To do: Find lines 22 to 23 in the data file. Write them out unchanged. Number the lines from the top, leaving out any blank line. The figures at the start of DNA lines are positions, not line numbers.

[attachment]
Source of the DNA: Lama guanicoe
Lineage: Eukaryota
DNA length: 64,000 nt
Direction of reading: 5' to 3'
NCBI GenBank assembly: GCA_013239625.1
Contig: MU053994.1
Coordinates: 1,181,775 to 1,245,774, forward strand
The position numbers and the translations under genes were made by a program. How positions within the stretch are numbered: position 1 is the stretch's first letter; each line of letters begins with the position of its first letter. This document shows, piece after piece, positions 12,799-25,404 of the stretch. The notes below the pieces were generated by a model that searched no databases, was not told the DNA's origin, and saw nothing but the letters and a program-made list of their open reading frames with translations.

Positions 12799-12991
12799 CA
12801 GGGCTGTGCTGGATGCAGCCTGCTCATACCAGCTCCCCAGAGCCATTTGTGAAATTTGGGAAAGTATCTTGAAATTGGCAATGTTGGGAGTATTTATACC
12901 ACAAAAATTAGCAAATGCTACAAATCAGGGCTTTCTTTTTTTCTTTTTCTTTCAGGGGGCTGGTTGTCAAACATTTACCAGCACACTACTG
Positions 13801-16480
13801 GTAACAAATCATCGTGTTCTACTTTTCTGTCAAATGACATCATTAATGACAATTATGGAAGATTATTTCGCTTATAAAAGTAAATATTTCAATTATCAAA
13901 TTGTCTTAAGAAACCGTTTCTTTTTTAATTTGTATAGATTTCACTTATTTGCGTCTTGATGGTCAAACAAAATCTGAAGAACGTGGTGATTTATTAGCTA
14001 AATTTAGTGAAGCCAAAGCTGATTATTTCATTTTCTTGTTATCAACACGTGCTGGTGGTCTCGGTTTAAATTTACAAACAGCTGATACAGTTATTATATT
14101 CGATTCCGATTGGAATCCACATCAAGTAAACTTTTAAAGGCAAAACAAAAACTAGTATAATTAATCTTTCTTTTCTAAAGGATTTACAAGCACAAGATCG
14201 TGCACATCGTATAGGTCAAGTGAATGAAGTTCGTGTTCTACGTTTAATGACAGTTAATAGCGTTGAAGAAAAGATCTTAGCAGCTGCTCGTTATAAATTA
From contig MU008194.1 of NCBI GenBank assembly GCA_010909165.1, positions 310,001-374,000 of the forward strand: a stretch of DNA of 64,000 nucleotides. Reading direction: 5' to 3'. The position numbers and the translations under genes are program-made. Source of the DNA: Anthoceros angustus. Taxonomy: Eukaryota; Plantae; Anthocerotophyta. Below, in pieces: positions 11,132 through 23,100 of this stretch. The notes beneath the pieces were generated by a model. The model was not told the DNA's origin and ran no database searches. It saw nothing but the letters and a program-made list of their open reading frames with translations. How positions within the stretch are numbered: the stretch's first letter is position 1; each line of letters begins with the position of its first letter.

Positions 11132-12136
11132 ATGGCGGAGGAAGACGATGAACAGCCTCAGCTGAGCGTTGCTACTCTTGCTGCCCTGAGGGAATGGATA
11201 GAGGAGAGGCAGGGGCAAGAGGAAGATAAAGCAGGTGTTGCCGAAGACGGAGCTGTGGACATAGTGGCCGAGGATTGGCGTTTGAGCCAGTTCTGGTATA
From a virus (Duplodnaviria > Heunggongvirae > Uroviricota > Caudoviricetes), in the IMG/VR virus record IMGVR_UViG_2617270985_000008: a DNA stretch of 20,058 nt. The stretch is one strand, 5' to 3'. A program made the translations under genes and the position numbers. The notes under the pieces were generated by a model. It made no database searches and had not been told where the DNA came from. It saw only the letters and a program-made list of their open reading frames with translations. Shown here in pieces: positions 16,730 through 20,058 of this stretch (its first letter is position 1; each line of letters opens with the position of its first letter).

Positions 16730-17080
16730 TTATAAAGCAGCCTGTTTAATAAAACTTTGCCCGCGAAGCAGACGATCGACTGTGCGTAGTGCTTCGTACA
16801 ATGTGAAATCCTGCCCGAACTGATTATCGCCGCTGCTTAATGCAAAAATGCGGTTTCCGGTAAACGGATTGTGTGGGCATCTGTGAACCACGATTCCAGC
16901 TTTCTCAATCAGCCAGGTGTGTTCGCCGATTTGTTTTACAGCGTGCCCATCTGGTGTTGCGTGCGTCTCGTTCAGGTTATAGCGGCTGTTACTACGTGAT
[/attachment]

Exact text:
11201 GAGGAGAGGCAGGGGCAAGAGGAAGATAAAGCAGGTGTTGCCGAAGACGGAGCTGTGGACATAGTGGCCGAGGATTGGCGTTTGAGCCAGTTCTGGTATA
From a virus (Duplodnaviria > Heunggongvirae > Uroviricota > Caudoviricetes), in the IMG/VR virus record IMGVR_UViG_2617270985_000008: a DNA stretch of 20,058 nt. The stretch is one strand, 5' to 3'. A program made the translations under genes and the position numbers. The notes under the pieces were generated by a model. It made no database searches and had not been told where the DNA came from. It saw only the letters and a program-made list of their open reading frames with translations. Shown here in pieces: positions 16,730 through 20,058 of this stretch (its first letter is position 1; each line of letters opens with the position of its first letter).